BeninKunst.de > Künste & Traditionen > Bibliographie > Benin um 1700 > Museen > Symposium

Benin : Höfische Kunst ... Symposium ... (Mai 2007)

Im Museum für Völkerkunde Wien fand vom 9. bis 10.Mai zur Eröffnung der Ausstellung Benin - Könige und Rituale, Höfische Kunst aus Nigeria, ein international besetztes Symposium statt.

APA Pressebilder mit Fotos von © Niko Formanek, 08.05.07
und
© Robert Strasser, 08.05.07 [zu externen Links, deren inhaltliche Verantwortung nicht bei www.beninkunst.de liegt, vgl. Impressum].

Benin - Könige und Rituale - Ausstellungseröffnung / © pressefotos.at/Niko Formanek [zur Verwendung freigegeben lt. http://prfoto.at] Benin - Könige und Rituale - Ausstellungseröffnung / © pressefotos.at/Niko Formanek [zur Verwendung freigegeben lt. http://prfoto.at]
-© pressefotos.at/Niko Formanek -- -- -- --© pressefotos.at/Niko Formanek

Benin - Könige und Rituale - Ausstellungseröffnung / © pressefotos.at/Niko Formanek [zur Verwendung freigegeben lt. http://prfoto.at] Benin - Könige und Rituale - Ausstellungseröffnung / © pressefotos.at/Niko Formanek [zur Verwendung freigegeben lt. http://prfoto.at]
-© pressefotos.at/Niko Formanek -- -- -- --© pressefotos.at/Niko Formanek

Barbara Plankensteiner, Curator, Museum für Völkerkunde Wien: Benin Art. The Causes and Routes of its Dispersal Worldwide; Prince G.I. Akenzua, Benin City : The Loss of the Benin Artworks and their Original Function; Joseph Eboreime, Director General, National Commission for Museums and Monuments of Nigeria: Benin Art in the Future Scheme of Nigerian Museums; Christian Feest, Director, Museum für Völkerkunde Wien: Observations on the Restitution of Cultural Property in a Global Perspective; Patrick Darling, Bournemouth University, UK: Re-Writing Benin’s History: The Conflicting Roles of Archaeologists, Historians, Ethnographers and Traditional Politics over time; Adam Jones, Institut für Afrikanistik, Universität Leipzig: European Sources for Benin and its Art in the 17th and 18th Centuries; Benson Osarhieme Osadolor, University of Benin, Benin City: Benin History Studies. The State of the Discipline and the Flowering of Local History; Stefan Eisenhofer, Staatliches Museum für Völkerkunde München: Local Histories in Benin and their Problematic; Kathy Curnow, Philadelphia, USA: Benin Art and its Position and Relations in a larger Regional Perspective;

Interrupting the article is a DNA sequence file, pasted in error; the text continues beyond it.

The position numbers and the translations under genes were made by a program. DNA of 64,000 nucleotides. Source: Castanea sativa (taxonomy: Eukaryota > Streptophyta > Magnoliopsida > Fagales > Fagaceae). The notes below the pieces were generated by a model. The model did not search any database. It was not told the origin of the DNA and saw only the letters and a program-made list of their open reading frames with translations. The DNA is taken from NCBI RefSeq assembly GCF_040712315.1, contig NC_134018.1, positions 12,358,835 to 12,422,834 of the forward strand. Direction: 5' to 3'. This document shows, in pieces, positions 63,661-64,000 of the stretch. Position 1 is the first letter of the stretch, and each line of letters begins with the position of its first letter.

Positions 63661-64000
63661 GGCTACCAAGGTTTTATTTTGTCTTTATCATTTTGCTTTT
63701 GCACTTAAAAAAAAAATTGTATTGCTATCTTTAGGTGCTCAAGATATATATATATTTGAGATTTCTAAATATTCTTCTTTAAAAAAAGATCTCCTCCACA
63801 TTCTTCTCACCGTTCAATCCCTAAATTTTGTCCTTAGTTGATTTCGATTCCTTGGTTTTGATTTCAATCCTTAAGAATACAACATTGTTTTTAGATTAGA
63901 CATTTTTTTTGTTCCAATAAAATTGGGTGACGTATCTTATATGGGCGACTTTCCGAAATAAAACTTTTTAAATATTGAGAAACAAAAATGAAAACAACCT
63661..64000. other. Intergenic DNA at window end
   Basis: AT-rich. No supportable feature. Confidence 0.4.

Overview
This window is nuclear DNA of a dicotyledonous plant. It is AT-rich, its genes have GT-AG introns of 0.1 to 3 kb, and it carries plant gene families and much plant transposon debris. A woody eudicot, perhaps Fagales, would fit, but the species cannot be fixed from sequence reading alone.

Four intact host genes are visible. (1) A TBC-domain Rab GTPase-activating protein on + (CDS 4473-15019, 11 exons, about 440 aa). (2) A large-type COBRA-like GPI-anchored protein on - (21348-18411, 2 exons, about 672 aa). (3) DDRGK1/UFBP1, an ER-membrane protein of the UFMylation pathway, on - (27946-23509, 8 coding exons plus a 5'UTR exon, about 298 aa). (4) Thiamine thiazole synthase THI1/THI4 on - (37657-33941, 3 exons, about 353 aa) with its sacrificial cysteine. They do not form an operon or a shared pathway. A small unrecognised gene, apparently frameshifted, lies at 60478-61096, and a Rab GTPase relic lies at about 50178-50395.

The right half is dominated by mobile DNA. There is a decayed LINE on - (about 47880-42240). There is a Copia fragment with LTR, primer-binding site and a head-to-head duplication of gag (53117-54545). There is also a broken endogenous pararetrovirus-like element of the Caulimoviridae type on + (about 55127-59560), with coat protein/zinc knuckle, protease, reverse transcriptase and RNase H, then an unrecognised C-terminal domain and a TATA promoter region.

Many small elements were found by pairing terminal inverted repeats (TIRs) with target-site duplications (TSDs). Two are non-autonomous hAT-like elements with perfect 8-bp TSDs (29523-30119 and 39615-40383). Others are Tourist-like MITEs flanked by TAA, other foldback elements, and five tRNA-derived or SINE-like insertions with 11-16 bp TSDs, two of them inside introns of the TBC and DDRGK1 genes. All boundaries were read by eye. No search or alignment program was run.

Barbara Winston Blackmun, Las Mesa College San Diego, California, USA: State of Research on the Interpretation of Benin Iconography; Flora Edouwaye Kaplan, New York University: Photography in Benin. A Source of Memories; Peju Layiwola, Lagos University: New Forms of Commemoration and Remembrance:
Commemorative Textiles in Benin; Charles Gore, SOAS (School of Oriental and African Studies) London: Memory-Making in Art, Ritual and Performance of Benin; Gisela Völger, Köln: Felix von Luschan and his Relevance for Contemporary Research on Benin; Silvia Dolz, Museum für Völkerkunde Dresden: History and Relevance of the Fairly Known Dresden Benin Collection; Kay Heymer, Essen: Benin Art and Modernism; Daniel Inneh, Benin City: Surviving Guilds in Benin. Their Function in Society and Relation to the Royal Palace; Osarhenhen Inneh, Benin City, Ine of the Bronzecasters Guild: Prospects for the Bronzecasters Guild in Benin; Joseph Nevadomsky, Fullerton University California, USA: Contemporary Brass-Casting Production and Styles in Benin; Paula Ben-Amos Girshick, Indiana University, USA: Benin Art in the Global Market: Circulating across the African Continent; Chika Okeke-Agulu, Philadelphia: The Burden of Tradition: Modern Edo Artists and the Legacy of “Benin” Art; Thomas Fillitz, Universität Wien: The Issue of Authenticity in Relation to African Art; Peter Junge, Ethnologisches Museum Berlin: The Chronology of Benin Art. Limitations of Stylistic and Scientific Methods of Dating. [Angaben nach khm; ohne Gewähr]
© Thorsten Spahr // www.BeninKunst.de 2006-